Cryptocurrency has been booming over the past six months, and that’s allowed a lot of seemingly left-for-deal alt-coins to come back to life. For example, take Cardano (CCC:ADA-USD).
ADA’s price fell as much as 98% from its 2017 peak to its ultimate trough. However, Cardano improbably came back and is now as valuable as ever.
Charles Hoskinson founded the Cardano platform in 2015 and it officially launched in 2017. Hoskinson, for those unfamiliar, was initially a co-founder of Ethereum (CCC:ETH-USD).
However, he left Ethereum over strategic differences with Vitalik Buterin and launched his own project, Cardano, which he felt would be able to improve upon Ethereum’s framework in several key ways.
While Hoskinson targeted a few important elements such as better energy efficiency and lower transaction fees, Cardano hasn’t really taken off.
Yes, Cardano’s market capitalization briefly spiked from $600 million to $10 billion in 2017, but the price of ADA went into a long slumber since then. Until 2021, that is. This year Cardano’s price has reached its old highs from 2017. Here’s why.
Cardano: NFT Connection?
One of the biggest trends right now is non-fungible tokens (NFTs). These are being compared to digital art.
A creator can put some piece of intellectual property — a tweet, .jpg file, meme, video, or other such thing into a digital token. Then, using the NFT architecture, the unique rights to that property can be auctioned.
While you can obviously reproduce copies of things infinitely on the internet, the NFT secures actual digital ownership of the original content for whoever buys the asset.
Cardano has enjoyed some trading buzz thanks to NFTs. Hoskinson has been appealing to NFT platforms to consider using Cardano instead of Ethereum for handling these transactions.
That makes sense in theory given the high transaction costs on Ethereum right now. Still, it’s far from certain if Cardano will pick up much NFT business and if NFTs themselves will be a lasting investment category.
Cardano: Smart Contracts Are The Real Catalyst
NFTs are fun and may boost Cardano’s price for a bit. Like many other crypto memes, however, NFTs may end up gone before long. Does anyone still remember CryptoKitties?
No, the real driver for Cardano here is smart contracts. the company’s leadership has suggested that it will be rolling out smart contracts on its blockchain by early May. This is potentially the killer app that could elevate Cardano to the big leagues.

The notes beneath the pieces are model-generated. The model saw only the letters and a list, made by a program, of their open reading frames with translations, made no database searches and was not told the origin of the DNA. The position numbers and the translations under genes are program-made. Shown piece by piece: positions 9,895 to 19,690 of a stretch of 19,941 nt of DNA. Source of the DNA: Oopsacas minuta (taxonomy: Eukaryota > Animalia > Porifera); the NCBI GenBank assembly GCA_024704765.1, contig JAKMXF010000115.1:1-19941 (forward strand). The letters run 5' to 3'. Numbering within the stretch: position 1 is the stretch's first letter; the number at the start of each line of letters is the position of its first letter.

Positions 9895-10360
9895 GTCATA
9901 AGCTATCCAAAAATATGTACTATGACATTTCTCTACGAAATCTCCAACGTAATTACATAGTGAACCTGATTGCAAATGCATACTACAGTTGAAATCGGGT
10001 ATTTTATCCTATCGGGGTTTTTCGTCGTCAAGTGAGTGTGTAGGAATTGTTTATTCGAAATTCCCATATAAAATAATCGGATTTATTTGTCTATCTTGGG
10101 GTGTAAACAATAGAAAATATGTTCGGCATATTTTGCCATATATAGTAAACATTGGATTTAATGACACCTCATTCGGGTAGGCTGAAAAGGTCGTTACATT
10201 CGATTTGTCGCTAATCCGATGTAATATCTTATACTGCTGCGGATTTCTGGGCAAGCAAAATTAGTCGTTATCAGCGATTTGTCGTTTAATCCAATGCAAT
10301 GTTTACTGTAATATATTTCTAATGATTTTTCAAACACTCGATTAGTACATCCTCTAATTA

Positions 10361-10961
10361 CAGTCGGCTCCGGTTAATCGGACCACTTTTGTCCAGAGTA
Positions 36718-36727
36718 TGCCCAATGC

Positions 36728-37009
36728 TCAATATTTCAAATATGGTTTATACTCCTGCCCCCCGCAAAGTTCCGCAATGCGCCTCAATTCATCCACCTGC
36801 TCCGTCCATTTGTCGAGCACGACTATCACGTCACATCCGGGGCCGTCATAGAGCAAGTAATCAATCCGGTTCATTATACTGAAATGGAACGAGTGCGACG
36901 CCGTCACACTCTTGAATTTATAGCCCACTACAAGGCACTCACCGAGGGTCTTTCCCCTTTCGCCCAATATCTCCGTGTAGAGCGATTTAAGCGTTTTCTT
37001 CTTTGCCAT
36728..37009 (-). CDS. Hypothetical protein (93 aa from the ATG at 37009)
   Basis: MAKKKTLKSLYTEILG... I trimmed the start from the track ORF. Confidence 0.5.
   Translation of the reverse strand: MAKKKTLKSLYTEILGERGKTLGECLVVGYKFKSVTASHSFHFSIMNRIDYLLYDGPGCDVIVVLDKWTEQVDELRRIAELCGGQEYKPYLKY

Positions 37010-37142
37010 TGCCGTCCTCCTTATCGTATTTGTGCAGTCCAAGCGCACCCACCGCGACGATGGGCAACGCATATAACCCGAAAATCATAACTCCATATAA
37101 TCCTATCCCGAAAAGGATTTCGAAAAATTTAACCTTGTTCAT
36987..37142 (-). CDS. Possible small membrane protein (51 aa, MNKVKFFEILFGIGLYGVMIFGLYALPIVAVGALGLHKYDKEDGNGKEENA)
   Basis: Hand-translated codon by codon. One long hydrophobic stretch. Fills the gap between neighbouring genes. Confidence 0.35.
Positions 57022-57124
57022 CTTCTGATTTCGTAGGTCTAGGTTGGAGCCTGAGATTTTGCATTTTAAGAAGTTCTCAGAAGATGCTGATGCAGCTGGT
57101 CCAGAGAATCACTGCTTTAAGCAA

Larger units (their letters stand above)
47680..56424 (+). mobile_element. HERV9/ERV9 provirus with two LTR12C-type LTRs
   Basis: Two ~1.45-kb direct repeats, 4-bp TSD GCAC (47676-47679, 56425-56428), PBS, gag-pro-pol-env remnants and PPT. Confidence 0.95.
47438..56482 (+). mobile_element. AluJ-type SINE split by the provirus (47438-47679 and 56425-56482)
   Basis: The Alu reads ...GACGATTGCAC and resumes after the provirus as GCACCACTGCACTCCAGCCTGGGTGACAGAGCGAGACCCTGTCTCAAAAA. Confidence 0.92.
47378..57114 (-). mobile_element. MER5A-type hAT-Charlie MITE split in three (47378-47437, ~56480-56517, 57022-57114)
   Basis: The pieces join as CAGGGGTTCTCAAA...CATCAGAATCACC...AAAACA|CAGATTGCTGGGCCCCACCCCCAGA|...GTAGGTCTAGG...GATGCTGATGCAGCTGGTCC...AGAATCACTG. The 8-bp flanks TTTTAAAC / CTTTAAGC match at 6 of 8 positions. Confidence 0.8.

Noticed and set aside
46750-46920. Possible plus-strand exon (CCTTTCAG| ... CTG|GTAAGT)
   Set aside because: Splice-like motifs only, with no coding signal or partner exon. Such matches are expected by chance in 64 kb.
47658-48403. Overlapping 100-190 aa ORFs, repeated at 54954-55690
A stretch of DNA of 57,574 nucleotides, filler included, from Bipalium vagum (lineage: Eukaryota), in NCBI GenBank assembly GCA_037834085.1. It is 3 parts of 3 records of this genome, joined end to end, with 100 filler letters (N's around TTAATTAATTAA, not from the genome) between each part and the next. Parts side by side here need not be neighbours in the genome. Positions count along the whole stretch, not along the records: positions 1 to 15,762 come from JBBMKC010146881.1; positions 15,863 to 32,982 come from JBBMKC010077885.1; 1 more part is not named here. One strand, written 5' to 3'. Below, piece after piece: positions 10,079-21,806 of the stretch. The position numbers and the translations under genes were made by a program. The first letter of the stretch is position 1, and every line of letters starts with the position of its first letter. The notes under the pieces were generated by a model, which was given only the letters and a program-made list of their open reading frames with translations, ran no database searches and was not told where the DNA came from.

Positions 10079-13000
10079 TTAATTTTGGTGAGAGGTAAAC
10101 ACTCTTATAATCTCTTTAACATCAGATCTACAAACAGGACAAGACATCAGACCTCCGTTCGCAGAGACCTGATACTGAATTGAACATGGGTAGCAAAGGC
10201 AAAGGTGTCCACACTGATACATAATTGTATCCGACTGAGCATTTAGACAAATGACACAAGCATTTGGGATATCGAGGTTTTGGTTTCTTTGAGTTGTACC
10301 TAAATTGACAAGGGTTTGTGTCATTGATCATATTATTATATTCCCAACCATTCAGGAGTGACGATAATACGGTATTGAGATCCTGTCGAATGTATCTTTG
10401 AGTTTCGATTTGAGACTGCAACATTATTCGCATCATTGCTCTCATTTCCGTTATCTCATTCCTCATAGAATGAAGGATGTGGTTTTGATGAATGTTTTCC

Ethereum has gained tremendously in stature since last year, as it has developed a decentralized finance “DeFi” ecosystem based around smart contracts. This allows a bunch of novel financial arrangements and legal contracts that can be operated seamlessly online.
Recent estimates suggest that Ethereum’s DeFi platform now holds around $40 billion in assets. Cardano hopes to grab a big chunk of that. Its different architecture will allow it to avoid the huge transaction fees that have hampered the adoption of Ethereum.
Hoskinson’s other claims, such as that Cardano is more energy-efficient than Ethereum, could make a big difference if Cardano catches up to Ethereum in terms of its main features.
Out of the second-tier of cryptocurrencies, Cardano is one of the better options. It’s certainly ahead of other currently popular altcoins such as Ripple (CCC:XRP-USD) or Dogecoin (CCC:DOGE-USD).
Cardano has a well-known founder, an active development roadmap and a number of potentially valuable features. Skeptics will argue that there’s a bit of a speculative element to Cardano, particularly since many r/WallStreetBets folks gravitated to ADA.
However, that’s true of many altcoins lately, and Cardano is far from the most touted of the bunch.
Over time, there still hasn’t been much to demonstrate that Cardano will overtake Bitcoin or Ethereum in importance. And, at least so far, the crypto market has largely rewarded the biggest coins rather than the upstarts. However, the launch of Cardano smart contracts could change things.
If you want to diversify a little outside of the big two, ADA isn’t a bad option.
On the date of publication, Ian Bezek did not have (either directly or indirectly) any positions in the securities mentioned in this article.
Ian Bezek has written more than 1,000 articles for InvestorPlace.com and Seeking Alpha. He also worked as a Junior Analyst for Kerrisdale Capital, a $300 million New York City-based hedge fund. You can reach him on Twitter at @irbezek.